- Repositories. This shows the Repositories List page. Here you can add a repository location for storing scripts used by your application during its various lifecycle phases.
- Policies (visible to administrators only). This shows the lists of policies organized by tabs. From here you can create, edit, share and delete policies. The five types of policies are as follows:
- Event. Let's you define commands that are executed when a cloud region or a deployment changes state.
- Scaling. Let's you define the conditions when a VM-based tier of a deployment will automatically scale up or scale down.
- Aging. Let's you define a time limit or cost limit for a deployment, after which the deployment will be automatically terminated.
- Suspension. Let's you define the time periods when the VM-based tiers of a deployment will be automatically suspended.
- Security. Let's you define firewall rules that can be applied to a deployment as a whole or to particular tiers of a deployment.
- Actions Library. This shows The Actions Library page which is where you can define and share custom actions of two types:
- On-demand Actions. These action can be commands, scripts or invocations of web services. They are made available for use via dropdown menus in the pages where you can view deployment and VM status.
- Lifecycle Actions. These action can be commands or scripts. They are made available for use via dropdown menus in the pages where you specify your application profiles and service definitions.
- Admin (visible to administrators only). This displays the administrator menu on the left side of the screen and the Clouds Page on the right side for the screen (see below).
The administrator menu has the following tabs:
- Main Menu. This brings you back to the main menu on the left side of the screen and the main dashboard on the right side of the screen.
- Clouds. This shows the clouds that have been configured for your tenant. From here, you can create, edit and delete clouds. A cloud requires at least one cloud account and at least one cloud region.
- Cloud accounts are the cloud provider user credentials needed to launch instances in a cloud region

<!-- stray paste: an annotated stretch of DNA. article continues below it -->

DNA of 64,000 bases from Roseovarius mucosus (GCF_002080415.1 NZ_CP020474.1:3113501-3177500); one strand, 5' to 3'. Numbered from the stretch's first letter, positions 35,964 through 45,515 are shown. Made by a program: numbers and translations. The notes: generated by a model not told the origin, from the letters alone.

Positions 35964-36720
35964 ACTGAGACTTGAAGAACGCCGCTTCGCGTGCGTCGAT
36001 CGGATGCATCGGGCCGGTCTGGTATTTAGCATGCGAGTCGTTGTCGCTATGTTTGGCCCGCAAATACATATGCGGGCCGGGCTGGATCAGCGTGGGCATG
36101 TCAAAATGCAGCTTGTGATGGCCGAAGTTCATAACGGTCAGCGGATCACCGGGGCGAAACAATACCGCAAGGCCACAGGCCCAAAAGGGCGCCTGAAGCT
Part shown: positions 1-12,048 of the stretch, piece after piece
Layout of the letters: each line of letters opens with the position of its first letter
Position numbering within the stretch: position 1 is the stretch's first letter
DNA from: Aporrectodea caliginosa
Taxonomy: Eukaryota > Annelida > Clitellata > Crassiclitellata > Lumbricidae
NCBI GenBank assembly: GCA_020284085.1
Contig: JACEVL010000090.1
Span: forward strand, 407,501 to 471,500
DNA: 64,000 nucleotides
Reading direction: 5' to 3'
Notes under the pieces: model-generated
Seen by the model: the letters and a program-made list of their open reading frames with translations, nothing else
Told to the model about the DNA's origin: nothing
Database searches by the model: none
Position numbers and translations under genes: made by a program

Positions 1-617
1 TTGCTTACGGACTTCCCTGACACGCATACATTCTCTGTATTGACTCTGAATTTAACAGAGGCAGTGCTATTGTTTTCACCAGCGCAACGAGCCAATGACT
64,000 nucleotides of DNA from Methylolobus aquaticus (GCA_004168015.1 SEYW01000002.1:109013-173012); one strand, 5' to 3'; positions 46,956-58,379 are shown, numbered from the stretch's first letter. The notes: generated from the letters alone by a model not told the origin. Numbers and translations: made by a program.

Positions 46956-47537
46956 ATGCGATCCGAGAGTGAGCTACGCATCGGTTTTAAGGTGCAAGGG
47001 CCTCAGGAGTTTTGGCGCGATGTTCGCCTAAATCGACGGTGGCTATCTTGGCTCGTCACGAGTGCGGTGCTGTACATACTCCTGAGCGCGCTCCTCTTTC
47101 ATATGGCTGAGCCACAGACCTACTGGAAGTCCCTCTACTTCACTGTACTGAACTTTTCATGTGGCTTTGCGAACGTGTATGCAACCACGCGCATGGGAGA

- Cloud regions correspond to geographical regions for public clouds. Some private clouds can have multiple regions, but VMware vCenter clouds and Kubernetes container clouds only have one region. Cloud region parameters for VM-based clouds include the cloud API endpoint address, VM naming and IPAM scripts, storage types, instance types, image mappings, and lifecycle actions.
- Images. This shows the Images List page. This is a list of OS base images that are mapped to the actual cloud provider images for each cloud region. Workload Manager includes several OOB images. For many public cloud providers, Workload Manager automatically applies the appropriate mapping of these OOB logical images to cloud provider images. You must set up your own image mapping for private clouds. You can also add your own custom images.
- Extensions. This shows the Extensions List page list. From here you can add or edit one of the two supported extension types: ACI and ServiceNow.
- Services. This shows the Services List page. Services are the building blocks of multi-tier applications. Workload Manager comes with many OOB services, including VM-based, container-based, and external services. You can also create your own custom services here.
- All Reports. This brings you to the Usage Summary report. Using the dropdown next to the report name, you can also view these two other reports: Application Deployments and Running VM History.
- System Tags. This shows the System Tags List page. Here you can add system tags, which are text strings, and share them with all subtenants. Once defined, a system tag can be associated with an application profile as a whole, a tier in an application profile, or a deployment environment.
- Usage Plans. This shows the Usage Plans List page. A usage plan determines how much total cloud resources a user can consume. You can add plans that limit consumption based on cost or VM-hours. A usage plan, can refer to a bundle (see below). Usage plans are assigned to users through the Suite Admin UI.
- Bundles. This shows the Bundles List page which is where you can define a limit on cloud consumption based on budgeted cost or VM-hours used. A bundle is not directly assigned to users. Instead, it may be assigned to a usage plan (see above) which is in turn can be assigned to a users.
- No labels